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Kendrick Lamar Recalls Seeing His First Murder When He Was Only Five

In an interview with NPR

Now that Kendrick Lamar’s seminal album To Pimp a Butterfly has dominated year-end list season (including topping SPIN’s ranking of the 50 Best Albums of 2015), the Compton rapper spoke to NPR about how his upbringing influenced the landmark LP. The 28-year-old recalled seeing violence and death on the streets as a child, and said he witnessed his first murder when he was only five.

“It was outside my apartment unit,” Lamar said. “A guy was out there serving his narcotics and somebody rolled up with a shotgun and blew his chest out. Admittedly, it done something to me right then and there. It let me know that this is not only something that I’m looking at, but it’s something that maybe I have to get used to — you dig what I’m saying?”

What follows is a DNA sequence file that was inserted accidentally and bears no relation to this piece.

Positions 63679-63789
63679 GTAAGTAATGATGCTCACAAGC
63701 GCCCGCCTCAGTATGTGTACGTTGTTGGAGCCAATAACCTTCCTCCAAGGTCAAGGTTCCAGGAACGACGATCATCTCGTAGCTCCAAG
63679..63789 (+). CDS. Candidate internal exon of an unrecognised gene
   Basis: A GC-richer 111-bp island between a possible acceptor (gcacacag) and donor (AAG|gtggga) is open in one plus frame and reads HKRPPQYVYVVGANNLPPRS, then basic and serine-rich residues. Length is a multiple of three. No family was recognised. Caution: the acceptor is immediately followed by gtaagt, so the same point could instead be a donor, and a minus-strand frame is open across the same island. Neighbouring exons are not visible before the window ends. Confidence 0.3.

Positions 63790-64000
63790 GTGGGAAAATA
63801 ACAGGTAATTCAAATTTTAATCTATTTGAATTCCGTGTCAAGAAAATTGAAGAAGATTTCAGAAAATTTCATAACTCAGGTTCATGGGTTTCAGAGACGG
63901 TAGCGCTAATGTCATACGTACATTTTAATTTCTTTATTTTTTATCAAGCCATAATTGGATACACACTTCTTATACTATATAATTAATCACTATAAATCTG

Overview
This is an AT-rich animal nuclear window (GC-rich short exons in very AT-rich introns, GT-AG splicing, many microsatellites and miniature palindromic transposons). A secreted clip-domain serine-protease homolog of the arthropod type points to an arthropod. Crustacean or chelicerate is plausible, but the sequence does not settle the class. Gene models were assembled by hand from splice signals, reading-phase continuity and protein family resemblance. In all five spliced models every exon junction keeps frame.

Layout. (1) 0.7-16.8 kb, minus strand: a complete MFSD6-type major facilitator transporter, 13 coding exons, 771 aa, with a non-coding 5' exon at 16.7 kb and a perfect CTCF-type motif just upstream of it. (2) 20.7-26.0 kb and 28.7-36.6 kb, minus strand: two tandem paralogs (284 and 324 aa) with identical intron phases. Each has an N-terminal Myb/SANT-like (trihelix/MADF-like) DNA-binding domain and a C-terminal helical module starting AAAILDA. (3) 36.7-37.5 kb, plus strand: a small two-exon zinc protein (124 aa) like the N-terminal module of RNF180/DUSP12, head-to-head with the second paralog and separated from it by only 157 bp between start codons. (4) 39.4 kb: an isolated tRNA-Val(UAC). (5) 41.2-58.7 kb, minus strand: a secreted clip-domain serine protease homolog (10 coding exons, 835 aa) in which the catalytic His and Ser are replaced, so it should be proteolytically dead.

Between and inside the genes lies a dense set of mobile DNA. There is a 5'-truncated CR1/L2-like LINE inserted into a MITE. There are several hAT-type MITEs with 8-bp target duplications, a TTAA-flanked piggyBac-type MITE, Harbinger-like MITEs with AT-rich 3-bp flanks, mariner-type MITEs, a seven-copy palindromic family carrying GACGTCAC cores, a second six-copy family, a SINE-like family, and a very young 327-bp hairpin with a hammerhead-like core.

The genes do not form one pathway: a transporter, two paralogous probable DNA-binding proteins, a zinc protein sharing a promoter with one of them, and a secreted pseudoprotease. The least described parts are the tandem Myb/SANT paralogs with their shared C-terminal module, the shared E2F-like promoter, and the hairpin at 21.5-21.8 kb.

Lamar, who said he lost a close friend on the streets of Compton this past summer, also discussed his depression and the feelings of doubt and guilt he encounters while touring and recording while the people he grew up with are still subjected to gang and drug related violence:

What was the feeling? The feeling was missing home. The feeling was, I should be with my family right now when they’re going through hardships, with the loss of my dear friends that’s constantly passing while I’m out on this road. The feeling was, “How am I influencing so many people on this stage rather than influencing the ones that I have back home?” That’s the feeling: being inside the hotel room, and these thoughts I’m just pondering back and forth while I look at the ceiling all night.

Check out the full interview here.